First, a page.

Having a working knowledge of the intricacies of your organisation’s corporate governance framework is pivotal in ensuring an IT outsourcing contract does not become a fiscal black hole that locks in a vendor’s proprietary software for an extended period of time. If an organisation has already experienced this kind of unfortunate situation, then stakeholders will be understandably resistant to further attempts to outsource. Three avenues for reducing this apprehension are:
- Comprehensive stakeholder engagement during the project’s architecture that clearly identifies their requirements;
- Steadfast criteria, as part of the corporate governance framework, for eliminating vendor candidates that may prove to be ineffectual, for any variety of reasons;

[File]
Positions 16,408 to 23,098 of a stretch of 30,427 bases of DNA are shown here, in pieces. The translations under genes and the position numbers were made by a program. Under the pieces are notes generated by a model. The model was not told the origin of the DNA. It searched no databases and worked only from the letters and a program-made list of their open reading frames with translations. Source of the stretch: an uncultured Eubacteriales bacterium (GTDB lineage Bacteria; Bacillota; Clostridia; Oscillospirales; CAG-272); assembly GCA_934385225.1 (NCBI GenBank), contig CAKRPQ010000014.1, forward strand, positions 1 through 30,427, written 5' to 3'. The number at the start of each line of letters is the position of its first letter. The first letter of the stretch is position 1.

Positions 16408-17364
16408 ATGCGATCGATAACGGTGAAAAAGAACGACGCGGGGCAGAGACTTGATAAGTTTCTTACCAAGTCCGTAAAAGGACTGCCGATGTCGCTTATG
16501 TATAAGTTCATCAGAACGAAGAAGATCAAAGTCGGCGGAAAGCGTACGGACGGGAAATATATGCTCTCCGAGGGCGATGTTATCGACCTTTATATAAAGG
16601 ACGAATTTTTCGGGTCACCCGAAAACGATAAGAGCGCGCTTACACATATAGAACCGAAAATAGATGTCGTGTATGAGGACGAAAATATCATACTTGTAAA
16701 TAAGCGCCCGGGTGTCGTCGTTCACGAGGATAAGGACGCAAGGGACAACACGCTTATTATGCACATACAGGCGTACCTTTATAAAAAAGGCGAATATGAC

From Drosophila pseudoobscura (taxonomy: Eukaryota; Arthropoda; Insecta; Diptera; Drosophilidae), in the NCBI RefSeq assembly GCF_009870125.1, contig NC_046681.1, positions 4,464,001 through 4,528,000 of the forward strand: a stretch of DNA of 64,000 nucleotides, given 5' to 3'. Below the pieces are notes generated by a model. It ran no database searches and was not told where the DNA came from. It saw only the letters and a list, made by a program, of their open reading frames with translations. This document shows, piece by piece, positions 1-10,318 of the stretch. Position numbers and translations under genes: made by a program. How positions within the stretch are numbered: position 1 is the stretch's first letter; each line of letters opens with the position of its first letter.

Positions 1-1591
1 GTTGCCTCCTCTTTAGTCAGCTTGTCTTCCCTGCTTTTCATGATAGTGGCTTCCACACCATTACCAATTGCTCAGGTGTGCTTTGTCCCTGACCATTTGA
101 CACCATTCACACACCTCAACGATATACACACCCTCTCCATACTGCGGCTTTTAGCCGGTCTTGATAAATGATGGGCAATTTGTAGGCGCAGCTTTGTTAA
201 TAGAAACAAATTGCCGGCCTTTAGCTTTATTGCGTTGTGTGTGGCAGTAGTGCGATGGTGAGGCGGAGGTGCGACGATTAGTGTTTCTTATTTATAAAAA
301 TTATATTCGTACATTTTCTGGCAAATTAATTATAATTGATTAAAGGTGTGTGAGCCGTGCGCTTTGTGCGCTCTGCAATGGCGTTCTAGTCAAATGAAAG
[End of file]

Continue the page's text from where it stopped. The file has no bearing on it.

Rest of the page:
- Demonstrating a potential exit to stakeholders, with clear milestones and descriptors on what constitutes a red flag that calls for immediate action.
Successful representation of these constituents should be done through a framework that is of sound benefit to all involved. It should be able to give your organisation confidence that balanced consideration is being given to all proposals and decisions. When it comes to strategic plans to outsource part of an organisation’s IT infrastructure, there will likely be organic resistance to the plan. Engagement that is meaningful and appropriate throughout the duration of the relationship, needs to be via a pre-determined framework for it to have any genuine chance of being considered a successful venture.
This article originally appeared in Outsource magazine Issue #34 Winter 2013.
About the Author
Andrea Madden is a Co-Founder of the Australia-based Synergy Managed Solutions. She regularly blogs for a variety of online publications on business transformation, customer relationship management, stakeholder management, and corporate and personal branding.